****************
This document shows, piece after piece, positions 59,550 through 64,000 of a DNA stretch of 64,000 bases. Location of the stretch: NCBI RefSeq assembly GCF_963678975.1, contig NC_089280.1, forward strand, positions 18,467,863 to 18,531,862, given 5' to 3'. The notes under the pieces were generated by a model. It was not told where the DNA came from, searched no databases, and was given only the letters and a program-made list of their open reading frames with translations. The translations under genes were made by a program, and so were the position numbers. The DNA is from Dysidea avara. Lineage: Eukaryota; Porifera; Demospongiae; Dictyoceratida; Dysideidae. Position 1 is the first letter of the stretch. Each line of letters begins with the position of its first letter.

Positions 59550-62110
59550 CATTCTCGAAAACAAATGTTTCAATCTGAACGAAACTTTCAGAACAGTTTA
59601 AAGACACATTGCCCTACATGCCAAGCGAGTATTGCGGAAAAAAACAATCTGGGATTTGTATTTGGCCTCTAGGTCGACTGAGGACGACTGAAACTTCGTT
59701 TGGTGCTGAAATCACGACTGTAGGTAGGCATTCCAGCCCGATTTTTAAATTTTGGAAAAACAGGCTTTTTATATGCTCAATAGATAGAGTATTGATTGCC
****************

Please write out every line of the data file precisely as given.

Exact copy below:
This document shows, piece after piece, positions 59,550 through 64,000 of a DNA stretch of 64,000 bases. Location of the stretch: NCBI RefSeq assembly GCF_963678975.1, contig NC_089280.1, forward strand, positions 18,467,863 to 18,531,862, given 5' to 3'. The notes under the pieces were generated by a model. It was not told where the DNA came from, searched no databases, and was given only the letters and a program-made list of their open reading frames with translations. The translations under genes were made by a program, and so were the position numbers. The DNA is from Dysidea avara. Lineage: Eukaryota; Porifera; Demospongiae; Dictyoceratida; Dysideidae. Position 1 is the first letter of the stretch. Each line of letters begins with the position of its first letter.

Positions 59550-62110
59550 CATTCTCGAAAACAAATGTTTCAATCTGAACGAAACTTTCAGAACAGTTTA
59601 AAGACACATTGCCCTACATGCCAAGCGAGTATTGCGGAAAAAAACAATCTGGGATTTGTATTTGGCCTCTAGGTCGACTGAGGACGACTGAAACTTCGTT
59701 TGGTGCTGAAATCACGACTGTAGGTAGGCATTCCAGCCCGATTTTTAAATTTTGGAAAAACAGGCTTTTTATATGCTCAATAGATAGAGTATTGATTGCC